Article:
President Obama on Wednesday hailed U.S. health care workers fighting Ebola in West Africa as the embodiment of American exceptionalism—and took a shot at critics he described as thinking "we should hide from these problems."
The president stressed that travel bans and quarantines would not stop Ebola from being a threat to the U.S. "The truth is until we stop this outbreak in West Africa, we may continue to see individual cases in America in the weeks and months ahead. Because that’s the nature of today’s world—we can’t hermetically seal ourselves off," Obama said.
Until the outbreak stops in West Africa, Ebola would continue to be a threat to the U.S. "whether or not you adopt a travel ban, whether or not you adopt a quarantine—that is the nature of diseases," Obama said. "As long as Ebola exists in the world, no one can promise there won’t be any more cases in America or anyplace else. To prevent its spread and ultimately to keep Americans safe, we have to go to the source."
Obama's remarks followed a meeting with leaders from non-governmental organizations and health care workers who have been assisting the response on the ground in West Africa. It's his second consecutive speech praising their efforts as a growing number of states have taken quarantine measures to confine returning medical workers from the Ebola-stricken nations.
New Jersey Gov. Chris Christie, a Republican, continued his criticism of the White House on Wednesday when asked about his state's new quarantine protocols. He and a handful of other governors have instituted mandatory quarantine orders for health care workers who return from Ebola-stricken countries. A nurse working with Doctors Without Borders was quarantined in a tent outside a hospital in Newark, N.J. over the weekend, prompting sharp criticism for Christie, who has stood by his approach.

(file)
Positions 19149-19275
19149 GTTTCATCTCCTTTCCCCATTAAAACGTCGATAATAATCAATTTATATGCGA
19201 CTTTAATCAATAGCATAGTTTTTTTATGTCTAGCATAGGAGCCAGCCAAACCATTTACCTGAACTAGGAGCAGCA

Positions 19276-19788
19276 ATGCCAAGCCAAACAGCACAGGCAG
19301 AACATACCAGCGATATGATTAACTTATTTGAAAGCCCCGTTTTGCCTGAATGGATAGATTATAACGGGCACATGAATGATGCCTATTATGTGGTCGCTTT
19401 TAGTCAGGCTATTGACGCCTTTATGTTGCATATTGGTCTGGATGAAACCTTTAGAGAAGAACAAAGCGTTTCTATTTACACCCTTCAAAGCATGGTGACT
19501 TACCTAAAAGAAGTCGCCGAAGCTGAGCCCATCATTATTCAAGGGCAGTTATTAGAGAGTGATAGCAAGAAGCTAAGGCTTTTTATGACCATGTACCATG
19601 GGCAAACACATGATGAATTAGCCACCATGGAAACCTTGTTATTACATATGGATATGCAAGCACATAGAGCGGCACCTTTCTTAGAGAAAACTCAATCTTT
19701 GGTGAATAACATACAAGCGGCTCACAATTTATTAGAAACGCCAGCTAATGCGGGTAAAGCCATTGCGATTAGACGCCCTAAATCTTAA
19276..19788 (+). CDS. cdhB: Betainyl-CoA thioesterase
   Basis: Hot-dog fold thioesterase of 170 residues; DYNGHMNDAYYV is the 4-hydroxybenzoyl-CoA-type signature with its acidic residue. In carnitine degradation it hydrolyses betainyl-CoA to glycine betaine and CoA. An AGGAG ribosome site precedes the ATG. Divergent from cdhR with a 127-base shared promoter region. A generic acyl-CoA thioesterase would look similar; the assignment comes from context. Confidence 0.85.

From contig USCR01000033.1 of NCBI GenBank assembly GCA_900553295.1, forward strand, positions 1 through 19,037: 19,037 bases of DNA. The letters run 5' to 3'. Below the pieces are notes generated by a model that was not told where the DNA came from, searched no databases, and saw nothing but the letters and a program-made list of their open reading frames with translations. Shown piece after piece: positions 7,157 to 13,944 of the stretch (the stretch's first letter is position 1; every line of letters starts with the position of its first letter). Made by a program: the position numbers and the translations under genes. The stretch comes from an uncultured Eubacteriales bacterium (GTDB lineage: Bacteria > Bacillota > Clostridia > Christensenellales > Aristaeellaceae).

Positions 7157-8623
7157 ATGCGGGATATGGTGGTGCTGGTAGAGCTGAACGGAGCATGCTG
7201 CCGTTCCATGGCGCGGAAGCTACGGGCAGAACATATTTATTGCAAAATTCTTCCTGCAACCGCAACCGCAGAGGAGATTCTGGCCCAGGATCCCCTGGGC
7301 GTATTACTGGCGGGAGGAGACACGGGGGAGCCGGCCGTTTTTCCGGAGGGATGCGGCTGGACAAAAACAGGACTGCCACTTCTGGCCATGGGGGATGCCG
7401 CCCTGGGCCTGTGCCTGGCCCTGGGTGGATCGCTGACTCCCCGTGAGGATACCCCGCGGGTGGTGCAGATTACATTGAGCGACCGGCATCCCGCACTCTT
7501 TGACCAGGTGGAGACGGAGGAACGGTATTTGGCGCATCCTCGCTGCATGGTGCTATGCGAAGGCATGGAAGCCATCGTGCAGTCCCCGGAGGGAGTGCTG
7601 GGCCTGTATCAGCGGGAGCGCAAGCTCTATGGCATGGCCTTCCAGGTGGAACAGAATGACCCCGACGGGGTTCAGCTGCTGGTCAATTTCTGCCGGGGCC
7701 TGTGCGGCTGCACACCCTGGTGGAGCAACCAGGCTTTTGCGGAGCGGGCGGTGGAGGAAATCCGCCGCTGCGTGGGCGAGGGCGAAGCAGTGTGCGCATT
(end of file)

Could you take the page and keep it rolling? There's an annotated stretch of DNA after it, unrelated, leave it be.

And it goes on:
"I don’t know when the White House is going to get around to admitting that [it's common-sense policy] and not giving us seven-minute lectures from the South Lawn, and just get to work," Christie said Wednesday. "And that’s what people want—they want their leaders to do things and that’s why Republican governors and Democratic governors have taken the same step that I did, and we’re happy."
Obama described the health care workers as "a shining example of what America means to the world, what is possible when America leads." He continued: "I’m a firm believer of American exceptionalism. You know why I am? It's because of folks like these. It's because we don’t run when there’s a problem."
The president also took a shot at critics of the White House's response to Ebola. "When I hear people talk about American leadership then are promoting policies that would have us avoid leadership, that would have us running in the opposite direction, hiding under the covers—it makes me a little frustrated, " he said.
He concluded the speech on a defiant note. "I put those on notice who think that we should hide from these problems. That’s not who we are, that’s not who I am, that’s not who these folks are," he said. "This is America—we do things differently."